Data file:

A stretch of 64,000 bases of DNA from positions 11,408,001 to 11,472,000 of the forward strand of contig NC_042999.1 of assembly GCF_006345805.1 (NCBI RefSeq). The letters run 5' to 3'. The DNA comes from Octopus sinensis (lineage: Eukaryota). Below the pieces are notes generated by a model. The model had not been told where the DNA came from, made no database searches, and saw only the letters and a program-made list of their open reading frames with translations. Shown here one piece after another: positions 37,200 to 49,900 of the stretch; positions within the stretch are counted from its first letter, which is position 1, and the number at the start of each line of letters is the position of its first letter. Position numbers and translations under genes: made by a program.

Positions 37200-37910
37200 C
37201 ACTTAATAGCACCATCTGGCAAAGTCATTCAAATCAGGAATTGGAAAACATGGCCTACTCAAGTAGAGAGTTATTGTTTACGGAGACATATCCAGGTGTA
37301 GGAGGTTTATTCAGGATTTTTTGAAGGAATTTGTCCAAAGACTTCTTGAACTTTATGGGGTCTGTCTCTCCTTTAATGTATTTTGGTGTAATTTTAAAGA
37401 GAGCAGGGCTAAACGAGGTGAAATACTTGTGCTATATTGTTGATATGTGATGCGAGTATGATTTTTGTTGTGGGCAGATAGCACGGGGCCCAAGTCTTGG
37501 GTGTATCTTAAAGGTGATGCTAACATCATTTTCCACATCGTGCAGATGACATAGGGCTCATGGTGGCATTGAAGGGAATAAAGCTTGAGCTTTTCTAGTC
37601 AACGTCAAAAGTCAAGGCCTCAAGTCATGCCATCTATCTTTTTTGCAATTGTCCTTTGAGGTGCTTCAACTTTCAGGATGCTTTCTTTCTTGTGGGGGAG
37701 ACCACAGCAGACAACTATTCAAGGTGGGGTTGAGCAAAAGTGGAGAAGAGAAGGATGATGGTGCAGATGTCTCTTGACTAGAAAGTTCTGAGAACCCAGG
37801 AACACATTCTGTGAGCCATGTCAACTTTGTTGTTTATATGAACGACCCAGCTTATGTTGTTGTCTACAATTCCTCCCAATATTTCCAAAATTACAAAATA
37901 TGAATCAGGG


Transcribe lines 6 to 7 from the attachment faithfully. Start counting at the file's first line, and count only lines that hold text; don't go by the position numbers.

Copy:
37401 GAGCAGGGCTAAACGAGGTGAAATACTTGTGCTATATTGTTGATATGTGATGCGAGTATGATTTTTGTTGTGGGCAGATAGCACGGGGCCCAAGTCTTGG
37501 GTGTATCTTAAAGGTGATGCTAACATCATTTTCCACATCGTGCAGATGACATAGGGCTCATGGTGGCATTGAAGGGAATAAAGCTTGAGCTTTTCTAGTC